Generally, the optimal solutions obtained from problem (18) are not evenly distributed. Solutions may quite often appear only in some parts of the Pareto front, while no solutions are obtained in other parts. The distances between adjacent solutions differ much. To make the solutions well distributed on the Pareto front, the regions between adjacent solutions with long distances should be further explored. Fig. 4 shows an example of the Pareto front in the power-delay objective space for a specific design. Clearly, new optimal solutions need to be extracted from regions 1 and 2 to distribute all Pareto-optimal points uniformly on the Pareto front.
Fig. 4

An example of Pareto front for power and timing yield

The regions in the power-delay objective space that need further refinement can be identified by computing the distances between adjacent solutions. If the distance is smaller than a preset value, no further refinement will be conducted in this region. Otherwise, the region with the long distance between adjacent solutions becomes a feasible region in which new solutions should be extracted. New solution extraction is implemented by imposing additional inequality constraints and solving a sub-optimization problem (Kim and de Weck, 2005).

The procedure is shown in Fig. 5. P1 and P2 are two end points of this region. δ is an offset distance defined by the user to control the final density of the Pareto solution distribution, with horizontal component δ1 and vertical component δ2 parallel to the YL and YD axes, respectively. The sub-optimization procedure to obtain new solutions in this region can be formulated as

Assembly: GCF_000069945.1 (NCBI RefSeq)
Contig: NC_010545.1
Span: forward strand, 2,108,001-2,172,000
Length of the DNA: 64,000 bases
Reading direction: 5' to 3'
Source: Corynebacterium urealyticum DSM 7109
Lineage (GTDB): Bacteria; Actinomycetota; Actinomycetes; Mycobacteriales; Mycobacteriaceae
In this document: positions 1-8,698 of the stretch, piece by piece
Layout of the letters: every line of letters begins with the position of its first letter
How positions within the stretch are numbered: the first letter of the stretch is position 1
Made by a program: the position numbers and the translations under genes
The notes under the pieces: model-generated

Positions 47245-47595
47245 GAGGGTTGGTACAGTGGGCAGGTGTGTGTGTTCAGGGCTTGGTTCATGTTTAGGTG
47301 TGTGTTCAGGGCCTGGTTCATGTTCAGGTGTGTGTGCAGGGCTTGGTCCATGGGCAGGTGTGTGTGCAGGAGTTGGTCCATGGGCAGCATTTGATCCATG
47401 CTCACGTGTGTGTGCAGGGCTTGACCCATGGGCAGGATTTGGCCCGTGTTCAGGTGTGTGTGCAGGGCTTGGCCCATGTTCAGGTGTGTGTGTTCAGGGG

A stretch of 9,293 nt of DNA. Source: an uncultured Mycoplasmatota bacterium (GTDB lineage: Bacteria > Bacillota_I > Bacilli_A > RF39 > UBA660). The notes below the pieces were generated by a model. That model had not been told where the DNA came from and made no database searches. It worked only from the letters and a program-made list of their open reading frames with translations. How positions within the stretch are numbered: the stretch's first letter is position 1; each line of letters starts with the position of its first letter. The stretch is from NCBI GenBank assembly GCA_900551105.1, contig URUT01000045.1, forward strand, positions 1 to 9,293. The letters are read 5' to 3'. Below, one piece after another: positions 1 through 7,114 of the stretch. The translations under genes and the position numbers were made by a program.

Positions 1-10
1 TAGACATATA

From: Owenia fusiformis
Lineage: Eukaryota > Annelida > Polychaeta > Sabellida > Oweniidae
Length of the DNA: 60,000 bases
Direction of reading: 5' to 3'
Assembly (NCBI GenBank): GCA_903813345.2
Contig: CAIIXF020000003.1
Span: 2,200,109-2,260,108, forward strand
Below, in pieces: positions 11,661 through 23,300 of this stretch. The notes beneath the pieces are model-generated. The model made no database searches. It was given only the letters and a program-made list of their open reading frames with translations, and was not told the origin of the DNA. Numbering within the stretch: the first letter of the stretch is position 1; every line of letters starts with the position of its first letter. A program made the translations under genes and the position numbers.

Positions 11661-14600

$$\begin{array}{*{20}c}{\quad \quad \max} & {{\alpha_i}Y_{\rm{L}}^\prime + (1 - {\alpha_i})Y_{\rm{D}}^\prime \quad \quad \quad \quad \quad \quad \quad} \\ {{\rm{subject}}\;{\rm{to}}} & {{Y_{\rm{L}}}(x) \leq P_1^{{Y_{\rm{L}}}} - {\delta_1},\quad \quad \quad \quad \quad \quad \quad} \\ {} & {{Y_{\rm{D}}}(x) \leq P_2^{{Y_{\rm{D}}}} - {\delta_2},\quad \quad \quad \quad \quad \quad \quad} \\ {} & {{x_{\rm{L}}} \leq x \leq {x_{\rm{U}}},\;\;x \in [L,{V_{{\rm{th}}}},{T_{{\rm{ox}}}},{V_{{\rm{dd}}}},T],} \\ {} & {{\alpha_i} \in [0,1],\quad \quad \quad \quad \quad \quad \quad \quad \quad \;\;} \end{array}$$
(20)